It has been a long time since I was in active practice and a longer time since law school. However, I know that some provisions of private contracts are unenforceable when the impinge on others' legal rights. I wonder if lawyers and other employees of King & Spalding could sue to enjoin enforcement of such provisions in Federal or State Court.

    Kathleen, your views if any?

  • 50. Kathleen  |  April 21, 2011 at 11:17 am

    I've stayed out of the conversation about this because I don't really know much about it. As has been mentioned, it's likely unenforceable in some states.

    I'm particularly interested whether this is some sort of standard language that gets inserted in contracts with outside contractors, or whether this is a provision somewhat unique to this contract. And if the latter, who wanted this clause – the law firm? the feds?

  • 51. Sagesse  |  April 21, 2011 at 12:07 pm

    Kathleen, you're asking precisely the right question. There's more to the Section 4 wording than meets the eye,

  • 52. Ann S.  |  April 21, 2011 at 3:41 pm

    I don't know much about this area of the law, but I think it is likely that King & Spalding has become (if they weren't already) a government contractor, and there is a panoply of requirements that goes along with that — many, ironically enough, to do with promising not to discriminate. The government, of course, likes to impose whatever requirements it is imposing on the entirety of the contractor, wherever located, to the extent that it can.

    But there is so much that I do not know about this area of the law that I hesitate to give an opinion about whether this particular sort of requirement is usual, legal, or any of the rest of it.

    I agree with Trish that I would not want to long remain in the employ of any firm where I would be subjected to such a requirement. It's a lot to ask of the many employees of this firm, IMO — OTOH, it's juicy big-name federal appellate work, and I can see why Clement was tempted.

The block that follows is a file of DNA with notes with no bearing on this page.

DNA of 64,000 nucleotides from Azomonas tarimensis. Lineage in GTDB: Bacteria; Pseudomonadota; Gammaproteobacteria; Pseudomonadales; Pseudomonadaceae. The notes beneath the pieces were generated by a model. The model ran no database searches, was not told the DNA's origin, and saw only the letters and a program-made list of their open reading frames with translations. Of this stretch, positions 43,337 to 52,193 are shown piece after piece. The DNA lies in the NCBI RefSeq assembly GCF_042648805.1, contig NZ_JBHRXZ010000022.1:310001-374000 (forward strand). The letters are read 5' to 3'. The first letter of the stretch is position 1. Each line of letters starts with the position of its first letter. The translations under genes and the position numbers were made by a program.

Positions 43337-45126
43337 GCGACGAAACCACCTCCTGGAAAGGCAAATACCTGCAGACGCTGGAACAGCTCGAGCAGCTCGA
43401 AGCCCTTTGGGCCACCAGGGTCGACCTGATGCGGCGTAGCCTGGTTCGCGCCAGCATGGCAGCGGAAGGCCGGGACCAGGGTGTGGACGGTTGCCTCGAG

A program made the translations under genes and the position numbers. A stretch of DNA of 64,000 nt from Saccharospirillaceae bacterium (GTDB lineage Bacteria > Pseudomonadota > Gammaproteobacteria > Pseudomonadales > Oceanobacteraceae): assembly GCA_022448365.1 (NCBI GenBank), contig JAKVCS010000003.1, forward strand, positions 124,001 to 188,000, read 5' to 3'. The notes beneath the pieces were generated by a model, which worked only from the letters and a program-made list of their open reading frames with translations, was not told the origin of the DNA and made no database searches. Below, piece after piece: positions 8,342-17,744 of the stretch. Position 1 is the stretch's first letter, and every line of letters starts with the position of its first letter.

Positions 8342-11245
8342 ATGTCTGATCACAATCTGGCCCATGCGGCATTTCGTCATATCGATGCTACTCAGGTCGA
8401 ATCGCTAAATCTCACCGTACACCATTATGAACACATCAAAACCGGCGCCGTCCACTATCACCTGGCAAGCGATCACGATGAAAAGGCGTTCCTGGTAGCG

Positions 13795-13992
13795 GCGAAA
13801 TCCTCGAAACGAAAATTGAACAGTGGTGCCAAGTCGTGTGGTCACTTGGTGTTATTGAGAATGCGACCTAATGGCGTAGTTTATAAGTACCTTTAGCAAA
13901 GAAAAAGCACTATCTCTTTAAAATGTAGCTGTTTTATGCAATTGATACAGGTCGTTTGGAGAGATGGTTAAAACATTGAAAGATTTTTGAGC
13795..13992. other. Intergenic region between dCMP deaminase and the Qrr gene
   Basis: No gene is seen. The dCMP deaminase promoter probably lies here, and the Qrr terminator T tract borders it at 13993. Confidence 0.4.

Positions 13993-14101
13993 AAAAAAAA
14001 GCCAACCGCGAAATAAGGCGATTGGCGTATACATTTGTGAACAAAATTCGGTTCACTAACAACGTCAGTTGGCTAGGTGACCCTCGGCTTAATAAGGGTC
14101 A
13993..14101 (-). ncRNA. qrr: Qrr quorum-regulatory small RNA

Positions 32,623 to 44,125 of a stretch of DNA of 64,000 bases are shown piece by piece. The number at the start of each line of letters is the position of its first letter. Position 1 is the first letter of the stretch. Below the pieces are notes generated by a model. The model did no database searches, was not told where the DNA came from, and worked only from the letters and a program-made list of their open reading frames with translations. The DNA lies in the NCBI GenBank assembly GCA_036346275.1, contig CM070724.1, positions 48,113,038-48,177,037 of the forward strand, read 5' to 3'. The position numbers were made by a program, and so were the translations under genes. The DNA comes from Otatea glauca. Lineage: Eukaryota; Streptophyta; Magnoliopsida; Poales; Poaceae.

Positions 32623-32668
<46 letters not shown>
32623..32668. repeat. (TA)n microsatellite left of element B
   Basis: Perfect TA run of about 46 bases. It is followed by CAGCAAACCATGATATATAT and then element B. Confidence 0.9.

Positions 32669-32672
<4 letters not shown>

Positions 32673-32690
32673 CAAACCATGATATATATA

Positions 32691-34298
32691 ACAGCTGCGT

I can see why he did it, but I wouldn't want to be working there myself.

  • 53. Ann S.  |  April 21, 2011 at 11:12 am

    §

  • 54. Alan E.  |  April 21, 2011 at 11:39 am

    Public defenders make a lot less money than this guy, and the $500k will surely be a minimum, not the cap.

  • 55. AnonyGrl  |  April 22, 2011 at 2:52 am

    An interesting point was raised in my mind… what if NO law firm agreed to take on this case (as would be their right)?

    Obviously this is entirely hypothetical, but it does happen that some people who wish to engage in civil litigation cannot find a lawyer to take their case (because the cases in question are ridiculous, for the most part…).

    How would that figure in the idea of "denying legal representation"? Any lawyer types around here know if a law is "guaranteed" a defense? Or am I TOTALLY confused and confusing on this point (which would not surprise me… I think I lost MYSELF in that last question 🙂 )

    (I do like parentheses… I like them so much I even once wrote a poem about them.)

    Please feel free to ignore the preceeding, it was random musing that doesn't really go anywhere.

  • 56. Alan E.  |  April 22, 2011 at 2:53 am

    At the very least, Liberty Council would take this one on.

  • 57. Michael Ejercito  |  April 22, 2011 at 10:51 am

    The quickest way to get to that point is to not defend the law.

    Under your interpretation of justice, would not repeal be the most effective method?

    After all DADT was repealed legislatively, and the pending court challenges against that law will eventually be moot.

    What’s next, the LA Times ed board arguing that proponents of Prop 8 should be granted standing to ensure “fair and reasonable” representation and that justice will be done so we can all have a nice and orderly debate?

    They did that in an editorial last fall. One of their columnists, George Skelton, also argued that Prop 8 deserved a good defense.

    This isn’t the Stanford Debate Society, these are people’s lives.

    The thugs who had robbed and murdered Matthew Shepard deserved a good defense.

    The pervert who had kidnapped and raped Elizabeth Shoaf deserved a good defense.

    Now, I certainly would not compare the sponsors of DOMA like Senator Robert Byrd to thugs and perverts. But if the worst among us deserve a defense, so does a law which had been successfully defended in court before.

  • 58. Ronnie  |  April 22, 2011 at 10:58 am

    It wasn't a robbery, it was a homophobic hate crime you uneducated detritus fake lawyer …now go back to the National Organization for Murder (NOM) ….. > I …..Ronnie

  • 59. Michael Ejercito  |  April 22, 2011 at 11:03 am

    It wasn’t a robbery, it was a homophobic hate crime you uneducated detritus fake lawyer …now go back to the National Organization for Murder (NOM) ….. > I …..Ronnie

    One does not exclude the other.

  • 60. Ronnie  |  April 22, 2011 at 6:10 pm